There are Two Sides to Every Story: The Truth Behind Reverse Mortgage Loan Pitfalls

There are Two Sides to Every Story: The Truth Behind Reverse Mortgage Loan Pitfalls

A recent article in The New York Times, Pitfalls of Reverse Mortgage May Pass to Borrower’s Heirs, detailed the story of heirs whose parents took out a reverse mortgage on their home and have since passed away, making the reverse mortgage loan they took out on their home due and payable.

However, not only is the story one-sided, focusing on the possible consequences for heirs whose parents got a reverse mortgage loan, it is also vague in explaining how and why the homes were foreclosed on after the borrowers’ passed away.

The article states: “Some lenders are moving to foreclose just weeks after the borrower dies, many families say.”

If a lender comes to the heirs and asks what they are doing (selling the home, refinancing, etc.) and get no responses after many weeks or months, then they can foreclose. However, the writer of the article uses the word ‘weeks,’ but exactly how many weeks is it? Weeks can mean 2 weeks or it can mean 20 weeks.

The article makes it seem like the lenders are out for blood and simply want to hurt the heirs but it costs the lender more to foreclose and hire attorneys than it does to resolve repayment with the heirs. However, if the heirs are doing nothing or have made no effort to start repaying the loan, then they have no other choice.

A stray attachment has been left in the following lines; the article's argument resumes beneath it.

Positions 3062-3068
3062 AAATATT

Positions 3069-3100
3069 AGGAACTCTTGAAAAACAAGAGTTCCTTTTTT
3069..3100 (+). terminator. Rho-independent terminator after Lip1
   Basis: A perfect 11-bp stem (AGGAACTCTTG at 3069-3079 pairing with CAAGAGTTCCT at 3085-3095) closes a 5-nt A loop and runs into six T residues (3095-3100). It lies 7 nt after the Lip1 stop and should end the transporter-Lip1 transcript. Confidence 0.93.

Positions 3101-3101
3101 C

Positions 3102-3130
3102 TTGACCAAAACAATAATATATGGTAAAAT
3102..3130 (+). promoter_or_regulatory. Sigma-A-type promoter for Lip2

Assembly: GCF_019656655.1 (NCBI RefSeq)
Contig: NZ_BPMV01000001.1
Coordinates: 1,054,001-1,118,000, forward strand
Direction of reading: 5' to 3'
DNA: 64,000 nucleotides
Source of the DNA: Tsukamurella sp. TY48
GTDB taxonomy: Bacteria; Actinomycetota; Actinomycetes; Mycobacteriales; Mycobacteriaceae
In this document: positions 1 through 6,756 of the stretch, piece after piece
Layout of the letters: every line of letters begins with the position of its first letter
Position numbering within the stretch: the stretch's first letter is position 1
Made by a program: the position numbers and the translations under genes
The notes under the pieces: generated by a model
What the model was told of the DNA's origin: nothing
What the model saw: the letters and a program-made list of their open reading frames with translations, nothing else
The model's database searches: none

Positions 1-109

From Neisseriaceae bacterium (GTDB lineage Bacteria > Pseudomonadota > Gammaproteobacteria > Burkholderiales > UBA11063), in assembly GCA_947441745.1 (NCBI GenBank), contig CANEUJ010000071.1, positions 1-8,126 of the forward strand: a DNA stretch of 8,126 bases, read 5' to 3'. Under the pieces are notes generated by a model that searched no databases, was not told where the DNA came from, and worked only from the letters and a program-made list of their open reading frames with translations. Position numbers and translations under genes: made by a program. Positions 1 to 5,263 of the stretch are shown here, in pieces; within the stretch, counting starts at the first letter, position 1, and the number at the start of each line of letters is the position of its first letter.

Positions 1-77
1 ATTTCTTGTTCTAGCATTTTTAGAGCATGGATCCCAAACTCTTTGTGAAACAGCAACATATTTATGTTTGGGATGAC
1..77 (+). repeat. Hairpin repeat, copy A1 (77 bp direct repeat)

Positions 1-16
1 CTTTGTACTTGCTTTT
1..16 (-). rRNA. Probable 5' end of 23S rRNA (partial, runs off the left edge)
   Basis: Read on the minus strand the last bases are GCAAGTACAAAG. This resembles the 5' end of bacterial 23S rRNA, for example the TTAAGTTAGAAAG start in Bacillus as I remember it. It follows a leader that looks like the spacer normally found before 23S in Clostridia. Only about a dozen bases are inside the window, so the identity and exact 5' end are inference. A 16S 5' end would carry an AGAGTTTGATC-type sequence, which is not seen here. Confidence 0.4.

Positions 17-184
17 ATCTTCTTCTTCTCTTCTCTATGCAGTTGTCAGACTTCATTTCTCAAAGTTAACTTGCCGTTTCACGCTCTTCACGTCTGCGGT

The article states: “But because of delays in uploading her letter and a missing trust document, the lender ultimately sped up foreclosure proceedings on her father’s home last month.”  

This sounds like the heir did not take any steps to truly begin paying off the loan or sell the house. She was irresponsible, period, but has since made it seem to the media like the lenders are predatory. I mean, does it really take 3 months to “upload a letter”? This excuse sounds farfetched to me.

In all honesty, there are two sides to every story and I can bet anything that the lenders have many notes showing all the attempts at communication between themselves and the heir.

In the end, while the article has some truth to it, for example, heirs can short sale the house at no less than 95% of the value, however, how much of the truth has the article left out?

If you want more information on the reverse mortgage program or have any questions, give PS Financial Services a call at (888) 845-6630 or via email at info@PSReverseMortgage.comWe do not pressure those who inquire. We are simply here to help.